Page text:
Friday, June 15, 2012

Gentleman Jim

Gentleman Jim (Raoul Walsh, 1942) It's all background in this Errol Flynn vehicle, as the audience focuses on Flynn portraying boxer "Gentleman" Jim Corbett as he serves as point-man (chin variety) for the gentrification of the pugilistic sport.  As we fade in the first rule  of the fight game is "nobody talks about the fight game." Not in polite society anyway.  As it is, floating boxing matches are staged hectically before the police can find out and they regularly end, not with the sound of a bell, but the sound of a gavel in a courtroom.  Once "Johnny Law" gets wind of the fight (or hears the sound of one, they're fairly rambunctious affairs), they descend, the crowd scattering as they round up fighters and fans alike.  It's all strictly word-of-mouth, grudge matches, really, the only civility being those of the Marquis of Queensbury—and anybody who's seen Wilde knows what a toad he was.

But Corbett brings some civility to the hammering blows, even to the point of impressing heavyweight champion John L. Sullivan (Ward Bond), who goes so far as to meet up with Corbett at a post-match soiree to congratulate him for being the man who took him down.  

Walsh contrasts the match fighting (which takes up relatively little screen-time) with Corbett's efforts to rise in the ranks of Society, as well as in the ring standings, learning to exploit his victories to promote himself to the hoi polloi as well as fight promoters.  It's the burgeoning of the age of sports figures as superstars, and not thugs, rising above gutter tactics and championing their skills as valuable commodities to the elite, giving the rich a taste of the hard-scrabble competition they've left behind.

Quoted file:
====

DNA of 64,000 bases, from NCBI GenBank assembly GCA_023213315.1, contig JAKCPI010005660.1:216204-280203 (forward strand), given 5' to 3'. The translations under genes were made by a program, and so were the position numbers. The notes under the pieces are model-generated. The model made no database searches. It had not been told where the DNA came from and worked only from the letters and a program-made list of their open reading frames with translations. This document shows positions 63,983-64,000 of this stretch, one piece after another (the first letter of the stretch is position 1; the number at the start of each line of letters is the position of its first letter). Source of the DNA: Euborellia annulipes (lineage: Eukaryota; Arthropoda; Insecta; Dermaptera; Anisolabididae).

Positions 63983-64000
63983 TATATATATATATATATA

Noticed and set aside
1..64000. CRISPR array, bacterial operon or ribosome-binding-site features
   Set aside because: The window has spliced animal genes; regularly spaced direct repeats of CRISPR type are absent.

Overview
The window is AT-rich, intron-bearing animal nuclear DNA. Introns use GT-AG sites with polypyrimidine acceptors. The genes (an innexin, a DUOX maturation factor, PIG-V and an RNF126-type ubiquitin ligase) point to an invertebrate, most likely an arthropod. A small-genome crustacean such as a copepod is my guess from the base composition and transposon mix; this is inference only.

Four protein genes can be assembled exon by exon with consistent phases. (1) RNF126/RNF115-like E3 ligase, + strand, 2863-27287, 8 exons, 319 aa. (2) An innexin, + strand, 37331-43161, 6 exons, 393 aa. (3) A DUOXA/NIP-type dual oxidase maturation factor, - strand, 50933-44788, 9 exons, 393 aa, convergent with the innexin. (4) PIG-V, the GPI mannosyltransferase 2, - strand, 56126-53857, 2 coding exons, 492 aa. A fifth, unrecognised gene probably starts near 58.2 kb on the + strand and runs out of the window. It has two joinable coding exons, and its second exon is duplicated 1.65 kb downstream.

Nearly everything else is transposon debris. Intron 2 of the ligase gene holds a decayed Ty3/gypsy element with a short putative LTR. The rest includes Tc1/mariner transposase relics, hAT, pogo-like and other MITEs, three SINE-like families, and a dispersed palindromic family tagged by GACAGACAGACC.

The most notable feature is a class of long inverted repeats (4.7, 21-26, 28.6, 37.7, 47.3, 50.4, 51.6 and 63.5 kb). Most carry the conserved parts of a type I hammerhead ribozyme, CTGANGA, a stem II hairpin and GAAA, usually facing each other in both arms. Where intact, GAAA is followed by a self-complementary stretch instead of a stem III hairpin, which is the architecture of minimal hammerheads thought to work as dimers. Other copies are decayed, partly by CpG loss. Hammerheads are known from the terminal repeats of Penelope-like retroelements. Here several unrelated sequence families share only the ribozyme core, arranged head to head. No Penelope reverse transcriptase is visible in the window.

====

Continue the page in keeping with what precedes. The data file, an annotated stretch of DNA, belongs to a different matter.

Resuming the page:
It's a natural extension of Flynn's persona as a cavalier, being the winking bad boy who's naughty to all the right people, but especially to the really bad ones—the jaunty trickster with a gleam in his eye, who'll find a way to get left hook or by crook, the competent high-wire artist in marked contrast to buddy Walter Lowrie (Jack Carson, one of my favorite character actors), the lovable schlub who plays pilot-fish to Corbett's shark, never ablt to achieve success, but omnipresent to enjoy it for him.

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